Question Answer Standard/Clause
I'm doing some works for a pool
installer and have two questions. Arm’s reach is defined as: AS/NZS 3000:2018
1. The new 2018 Wiring Rules say
'within arm’s reach' — is there a
measurement or distance for arms
2. Some of the pools being installed
are fiberglass pools. Am I still required
to earth the concrete edge beam and
the fence and other fittings that are
within arm’s reach?
A zone extending from any point on a surface where persons usually
stand or move about, to the limits that a person can reach with the
hand in any direction without assistance (e.g. tools or ladder).
In relation to a swimming pool this is measured on a horizontal
plane 1.25m from the edge of the water. Figure 5.6
An equipotential bonding conductor shall be connected between
the conductive pool structure and the pool equipotential bonding
conductor connection point. 5.6.3
An equipotential bonding conductor shall also be connected to
items of electrical equipment and conductive fixtures and fittings.
The equipotential bonding conductor shall be connected to earthing
conductors associated with each circuit supplying the pool or spa,
or the earthing bar at the switchboard at which the circuits originate.
I have been asked to install a circuit
to an isolator for a split system air
conditioner in a domestic home.
Yes. In a domestic and residential installation additional protection
by RCDs with a maximum rated residual current of 30 mA shall be
provided for all final sub-circuits. AS/NZS 3000:2018
1. Yes. Where the circuit protection on a switchboard in domestic
or residential situation is replaced, additional protection by RCDs
with a maximum rated residual current of 30 mA shall be provided
for all final sub-circuits.
2. In a non-domestic or non-residential setting, where circuit protection
on a switchboard is replaced, additional protection by RCDs with a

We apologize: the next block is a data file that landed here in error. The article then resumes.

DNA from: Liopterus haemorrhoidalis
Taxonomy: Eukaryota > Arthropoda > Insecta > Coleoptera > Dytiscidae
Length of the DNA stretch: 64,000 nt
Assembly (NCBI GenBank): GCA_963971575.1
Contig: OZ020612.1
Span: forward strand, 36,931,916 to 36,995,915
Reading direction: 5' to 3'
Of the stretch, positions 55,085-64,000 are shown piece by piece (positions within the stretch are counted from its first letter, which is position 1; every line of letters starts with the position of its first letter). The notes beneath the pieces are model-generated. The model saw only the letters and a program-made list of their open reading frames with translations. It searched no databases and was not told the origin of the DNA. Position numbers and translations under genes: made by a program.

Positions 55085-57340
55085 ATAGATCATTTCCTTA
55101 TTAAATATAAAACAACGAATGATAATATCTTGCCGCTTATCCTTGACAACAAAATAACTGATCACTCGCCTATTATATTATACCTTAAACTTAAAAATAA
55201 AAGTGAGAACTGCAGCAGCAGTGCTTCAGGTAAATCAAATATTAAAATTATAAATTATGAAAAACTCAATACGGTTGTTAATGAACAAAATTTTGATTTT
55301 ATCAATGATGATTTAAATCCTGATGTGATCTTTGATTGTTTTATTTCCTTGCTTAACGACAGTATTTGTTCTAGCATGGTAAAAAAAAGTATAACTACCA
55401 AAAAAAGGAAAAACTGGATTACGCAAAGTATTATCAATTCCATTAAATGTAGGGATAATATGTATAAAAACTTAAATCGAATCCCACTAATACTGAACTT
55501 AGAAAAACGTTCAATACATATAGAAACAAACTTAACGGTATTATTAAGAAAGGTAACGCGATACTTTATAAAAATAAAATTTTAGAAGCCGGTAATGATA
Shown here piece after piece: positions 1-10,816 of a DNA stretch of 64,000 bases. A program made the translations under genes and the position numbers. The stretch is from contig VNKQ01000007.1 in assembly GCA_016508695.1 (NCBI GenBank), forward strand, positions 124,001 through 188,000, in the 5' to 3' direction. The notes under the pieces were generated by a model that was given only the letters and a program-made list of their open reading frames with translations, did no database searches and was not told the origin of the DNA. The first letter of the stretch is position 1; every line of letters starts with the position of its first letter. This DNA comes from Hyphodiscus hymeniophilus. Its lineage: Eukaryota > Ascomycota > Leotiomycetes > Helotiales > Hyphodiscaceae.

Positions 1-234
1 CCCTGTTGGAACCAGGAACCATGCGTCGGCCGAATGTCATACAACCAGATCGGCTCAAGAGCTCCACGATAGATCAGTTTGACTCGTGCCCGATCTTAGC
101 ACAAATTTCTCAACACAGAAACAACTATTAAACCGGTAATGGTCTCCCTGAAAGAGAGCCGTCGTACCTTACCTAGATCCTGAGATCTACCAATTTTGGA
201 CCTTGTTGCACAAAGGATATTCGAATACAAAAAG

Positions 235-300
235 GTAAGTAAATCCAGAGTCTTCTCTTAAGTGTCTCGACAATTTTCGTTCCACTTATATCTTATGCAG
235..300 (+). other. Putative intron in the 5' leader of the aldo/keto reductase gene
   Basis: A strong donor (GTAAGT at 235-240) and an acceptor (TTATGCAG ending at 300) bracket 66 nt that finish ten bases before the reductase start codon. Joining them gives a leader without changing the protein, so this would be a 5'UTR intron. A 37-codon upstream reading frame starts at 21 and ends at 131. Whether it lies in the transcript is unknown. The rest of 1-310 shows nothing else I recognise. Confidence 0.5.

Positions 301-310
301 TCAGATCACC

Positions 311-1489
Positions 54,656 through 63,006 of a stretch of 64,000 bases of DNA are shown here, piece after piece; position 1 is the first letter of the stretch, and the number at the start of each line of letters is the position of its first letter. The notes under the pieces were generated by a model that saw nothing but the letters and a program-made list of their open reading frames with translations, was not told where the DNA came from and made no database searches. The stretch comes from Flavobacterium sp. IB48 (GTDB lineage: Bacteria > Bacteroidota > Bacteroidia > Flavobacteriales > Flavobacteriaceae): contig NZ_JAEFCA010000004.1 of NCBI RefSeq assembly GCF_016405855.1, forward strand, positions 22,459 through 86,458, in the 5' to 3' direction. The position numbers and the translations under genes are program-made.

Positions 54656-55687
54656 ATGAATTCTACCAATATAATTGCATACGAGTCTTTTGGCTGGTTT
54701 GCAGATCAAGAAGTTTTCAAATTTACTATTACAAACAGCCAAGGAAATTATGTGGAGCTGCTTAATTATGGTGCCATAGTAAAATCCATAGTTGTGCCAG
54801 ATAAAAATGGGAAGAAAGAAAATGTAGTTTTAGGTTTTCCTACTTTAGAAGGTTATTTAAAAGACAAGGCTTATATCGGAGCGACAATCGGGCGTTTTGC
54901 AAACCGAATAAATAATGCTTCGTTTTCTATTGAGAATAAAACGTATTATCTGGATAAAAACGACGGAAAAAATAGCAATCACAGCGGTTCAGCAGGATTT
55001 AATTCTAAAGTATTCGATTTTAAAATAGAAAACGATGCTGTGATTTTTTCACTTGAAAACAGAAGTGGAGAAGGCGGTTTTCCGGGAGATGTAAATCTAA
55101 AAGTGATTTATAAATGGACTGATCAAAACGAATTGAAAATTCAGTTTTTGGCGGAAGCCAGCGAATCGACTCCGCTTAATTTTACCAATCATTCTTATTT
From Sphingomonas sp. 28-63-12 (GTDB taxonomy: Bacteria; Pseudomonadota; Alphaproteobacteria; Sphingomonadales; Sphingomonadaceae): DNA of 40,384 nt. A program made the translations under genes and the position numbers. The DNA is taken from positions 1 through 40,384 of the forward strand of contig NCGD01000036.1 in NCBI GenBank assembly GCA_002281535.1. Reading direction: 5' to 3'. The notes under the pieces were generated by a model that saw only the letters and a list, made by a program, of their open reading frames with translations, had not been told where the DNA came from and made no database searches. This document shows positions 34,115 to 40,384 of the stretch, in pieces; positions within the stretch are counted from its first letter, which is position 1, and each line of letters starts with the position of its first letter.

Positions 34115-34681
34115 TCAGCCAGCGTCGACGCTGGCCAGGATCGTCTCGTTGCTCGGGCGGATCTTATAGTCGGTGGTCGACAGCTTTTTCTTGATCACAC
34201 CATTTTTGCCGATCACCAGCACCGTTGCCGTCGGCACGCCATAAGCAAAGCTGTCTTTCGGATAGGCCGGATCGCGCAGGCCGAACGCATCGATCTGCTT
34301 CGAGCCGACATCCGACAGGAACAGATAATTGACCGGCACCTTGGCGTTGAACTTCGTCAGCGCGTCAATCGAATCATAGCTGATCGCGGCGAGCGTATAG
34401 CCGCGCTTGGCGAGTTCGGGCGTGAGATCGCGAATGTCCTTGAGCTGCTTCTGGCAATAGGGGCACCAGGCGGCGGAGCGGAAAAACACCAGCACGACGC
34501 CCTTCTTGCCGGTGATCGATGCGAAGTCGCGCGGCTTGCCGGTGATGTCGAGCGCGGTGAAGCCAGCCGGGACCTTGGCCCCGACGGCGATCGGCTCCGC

maximum rated residual current of 30 mA shall be provided for final
sub-circuits with a rating not exceeding 32 A, supplying:
» direct connected hand-held electrical equipment e.g. directly
» direct connected electrical equipment that represents an increased
risk of electrical shock. AS/NZS 3000:2018
Yes. The roof top isolator’s function provides the ability to easily
de-energise the cable from the panels to the inverter at the source
of supply. The isolator at the inverter is to enable the inverter to be
de-energised so it can be worked on safely. If the isolator is a long
way from the panels, then you have a section of cable that is not
able to be isolated easily. AS/NZS 5033
Do I need to put this circuit on an
I am replacing and upgrading a
switchboard at a residential home.
1. Do I need to put RCDs on all of the
circuits, including the oven and
electric hot water service?
2. Is this the same if the switchboard
is for a factory or other non-
Do I need a D.C. isolator at the solar
panels if the inverter is mounted on
the wall that is directly below the
Clause 220.127.116.11 in AS/NZS 5033
First paragraph states an isolator shall be adjacent to the array
(within 3m and visible from each location).
Second paragraph states if the inverter is not in line of sight or more
than 3m from the array, then another isolator is required at the inverter.